MARTIN: I am not in this conversation. I am not in this conversation
ZIRIN: Maybe a pastry?
SPENCE: I believe in the ability of the Philadelphia Eagles to take care of this. And I believe they will.
IZRAEL: All right.
MINKOFF: It's not going to take a bounty. Two quick things - one, the game is going to police itself. This guy is going to get lit-up over the middle of the field a number of times. And more than one player who lights him up is going to remind him of that extra little incentive they had to make sure that he knew that they were coming, is the first thing. And the second thing is the thing that drives me nuts is kind of going on what you were saying, Jimi, besides the fake apologies, now the Eagles are sending him for counseling.
IZRAEL: Of course.
MINKOFF: And that goes along with that whole thing - with this - this is a big pet peeve, as you know, of mine, which is this whole idea that two sessions with a therapist erase any and all bad behavior in the past. And that just makes me crazy and I hate that the Eagles are buying into that.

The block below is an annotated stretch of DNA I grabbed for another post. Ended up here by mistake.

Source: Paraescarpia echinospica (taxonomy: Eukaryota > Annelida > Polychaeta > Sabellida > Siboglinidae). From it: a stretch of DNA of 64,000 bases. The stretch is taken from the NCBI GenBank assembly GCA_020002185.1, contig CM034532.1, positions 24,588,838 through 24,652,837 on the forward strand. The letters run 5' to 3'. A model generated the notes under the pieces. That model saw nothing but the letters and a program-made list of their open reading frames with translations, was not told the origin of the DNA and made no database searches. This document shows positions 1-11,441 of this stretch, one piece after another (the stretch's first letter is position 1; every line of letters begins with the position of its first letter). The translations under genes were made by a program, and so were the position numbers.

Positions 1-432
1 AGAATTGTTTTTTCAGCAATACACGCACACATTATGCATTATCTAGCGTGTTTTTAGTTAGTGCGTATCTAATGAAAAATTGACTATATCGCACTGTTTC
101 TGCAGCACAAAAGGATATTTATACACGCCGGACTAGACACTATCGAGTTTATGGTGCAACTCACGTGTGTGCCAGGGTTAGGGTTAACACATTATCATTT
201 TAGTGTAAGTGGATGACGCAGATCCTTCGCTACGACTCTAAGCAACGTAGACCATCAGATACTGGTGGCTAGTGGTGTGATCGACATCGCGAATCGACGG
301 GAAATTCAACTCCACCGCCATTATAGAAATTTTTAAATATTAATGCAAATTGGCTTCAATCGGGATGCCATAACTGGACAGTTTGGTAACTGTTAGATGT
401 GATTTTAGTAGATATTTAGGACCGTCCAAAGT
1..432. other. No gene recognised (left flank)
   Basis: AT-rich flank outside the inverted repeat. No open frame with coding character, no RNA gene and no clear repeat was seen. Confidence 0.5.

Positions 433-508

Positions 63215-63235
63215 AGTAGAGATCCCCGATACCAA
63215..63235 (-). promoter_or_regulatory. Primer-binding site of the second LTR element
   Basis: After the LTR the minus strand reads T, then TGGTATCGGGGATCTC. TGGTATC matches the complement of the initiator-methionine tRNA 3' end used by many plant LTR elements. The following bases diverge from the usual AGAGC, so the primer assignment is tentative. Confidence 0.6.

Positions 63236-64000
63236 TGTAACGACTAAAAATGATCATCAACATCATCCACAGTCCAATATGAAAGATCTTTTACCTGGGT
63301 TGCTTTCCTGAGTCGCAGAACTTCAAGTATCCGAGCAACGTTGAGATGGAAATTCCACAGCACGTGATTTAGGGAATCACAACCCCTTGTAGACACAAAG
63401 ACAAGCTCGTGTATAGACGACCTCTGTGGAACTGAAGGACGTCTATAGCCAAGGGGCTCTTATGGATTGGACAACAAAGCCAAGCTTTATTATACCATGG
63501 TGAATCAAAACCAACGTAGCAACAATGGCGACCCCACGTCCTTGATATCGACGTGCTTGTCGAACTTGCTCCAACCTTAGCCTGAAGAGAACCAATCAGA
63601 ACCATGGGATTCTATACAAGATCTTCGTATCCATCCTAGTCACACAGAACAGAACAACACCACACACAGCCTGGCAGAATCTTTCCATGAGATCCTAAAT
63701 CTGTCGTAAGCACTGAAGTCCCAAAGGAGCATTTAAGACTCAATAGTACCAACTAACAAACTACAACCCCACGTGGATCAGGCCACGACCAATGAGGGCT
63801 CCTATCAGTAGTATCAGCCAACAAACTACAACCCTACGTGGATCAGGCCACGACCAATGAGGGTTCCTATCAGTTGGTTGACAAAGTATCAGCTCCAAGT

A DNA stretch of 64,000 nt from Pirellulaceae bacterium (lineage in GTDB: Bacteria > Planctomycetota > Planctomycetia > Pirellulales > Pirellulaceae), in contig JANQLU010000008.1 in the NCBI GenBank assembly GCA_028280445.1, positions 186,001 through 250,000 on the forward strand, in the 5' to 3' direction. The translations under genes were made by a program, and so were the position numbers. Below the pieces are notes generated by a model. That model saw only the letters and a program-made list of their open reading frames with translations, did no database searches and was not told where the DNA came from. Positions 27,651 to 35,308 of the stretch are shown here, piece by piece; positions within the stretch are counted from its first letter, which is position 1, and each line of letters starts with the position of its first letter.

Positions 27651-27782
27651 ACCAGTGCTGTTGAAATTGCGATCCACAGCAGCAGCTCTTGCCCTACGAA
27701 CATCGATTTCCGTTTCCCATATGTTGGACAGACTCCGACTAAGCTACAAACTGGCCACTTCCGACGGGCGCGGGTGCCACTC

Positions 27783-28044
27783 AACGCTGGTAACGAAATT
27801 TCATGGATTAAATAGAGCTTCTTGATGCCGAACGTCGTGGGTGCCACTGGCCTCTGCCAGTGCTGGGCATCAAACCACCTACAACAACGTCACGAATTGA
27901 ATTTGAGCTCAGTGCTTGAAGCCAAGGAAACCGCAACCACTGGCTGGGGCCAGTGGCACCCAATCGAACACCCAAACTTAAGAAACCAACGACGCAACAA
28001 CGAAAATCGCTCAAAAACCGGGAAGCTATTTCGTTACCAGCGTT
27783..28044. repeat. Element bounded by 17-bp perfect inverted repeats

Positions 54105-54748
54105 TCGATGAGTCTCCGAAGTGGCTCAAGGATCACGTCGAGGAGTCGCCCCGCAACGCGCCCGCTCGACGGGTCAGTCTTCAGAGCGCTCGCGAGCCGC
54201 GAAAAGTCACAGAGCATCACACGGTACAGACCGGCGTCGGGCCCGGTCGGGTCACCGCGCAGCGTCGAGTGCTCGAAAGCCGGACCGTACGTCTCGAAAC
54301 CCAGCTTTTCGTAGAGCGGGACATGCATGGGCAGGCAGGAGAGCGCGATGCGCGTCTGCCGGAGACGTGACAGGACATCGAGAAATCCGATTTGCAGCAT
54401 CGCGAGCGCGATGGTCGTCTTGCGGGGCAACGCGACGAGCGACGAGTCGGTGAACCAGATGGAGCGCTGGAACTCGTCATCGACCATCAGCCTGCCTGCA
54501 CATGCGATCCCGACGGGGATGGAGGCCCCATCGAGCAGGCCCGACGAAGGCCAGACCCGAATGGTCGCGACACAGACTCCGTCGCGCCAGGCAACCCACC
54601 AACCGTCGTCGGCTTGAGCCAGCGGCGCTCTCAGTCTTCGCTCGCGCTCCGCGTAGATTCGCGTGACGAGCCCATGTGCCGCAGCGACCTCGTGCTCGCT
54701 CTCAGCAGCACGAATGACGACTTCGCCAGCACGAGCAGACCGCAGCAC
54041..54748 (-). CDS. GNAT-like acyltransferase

MARTIN: Well, but - is counseling bad? I mean, maybe they should all have it. What's bad about it?
MINKOFF: The light bulb has to want to change. I mean, that's - one of the problems with court-ordered or mandated counseling - is that people go in, they sit there and as soon as their time is done they're done. The way therapy works and counseling works is the person acknowledges that there's a problem and seeks help rather than being forced into it. It's much less effective, if at all.
MARTIN: But that's the logic behind the aggressive enforcement of drunk driving laws, is in part obviously for safety but it's to protect people from your consequences of your bad behavior, but it's also to bring accountability to you to make the consequences serious enough that you'll face your issue, right? So is this different? I mean, I don't know.
IZRAEL: Michel, if you want to do something and your parents spank you, you're going to do it anyway. I mean, let's just be for real. You know, I mean, even with adults - you get a little spanking but if you want to get that N-word out, I mean, you're going to get it out. You know, I mean, there's not enough spanking in the world to take the N-word out of your mouth.
MARTIN: It's just interesting to me that like, I'm thinking about the actor - that actor, Isiaha Washington...
ZIRIN: ...Isiaha Washington, yeah.
MARTIN: Who basically lost his career over - he had a similar outburst directed at a gay colleague on the set and he lost - for some reason, I still don't know exactly what was the issue there that he just lost it...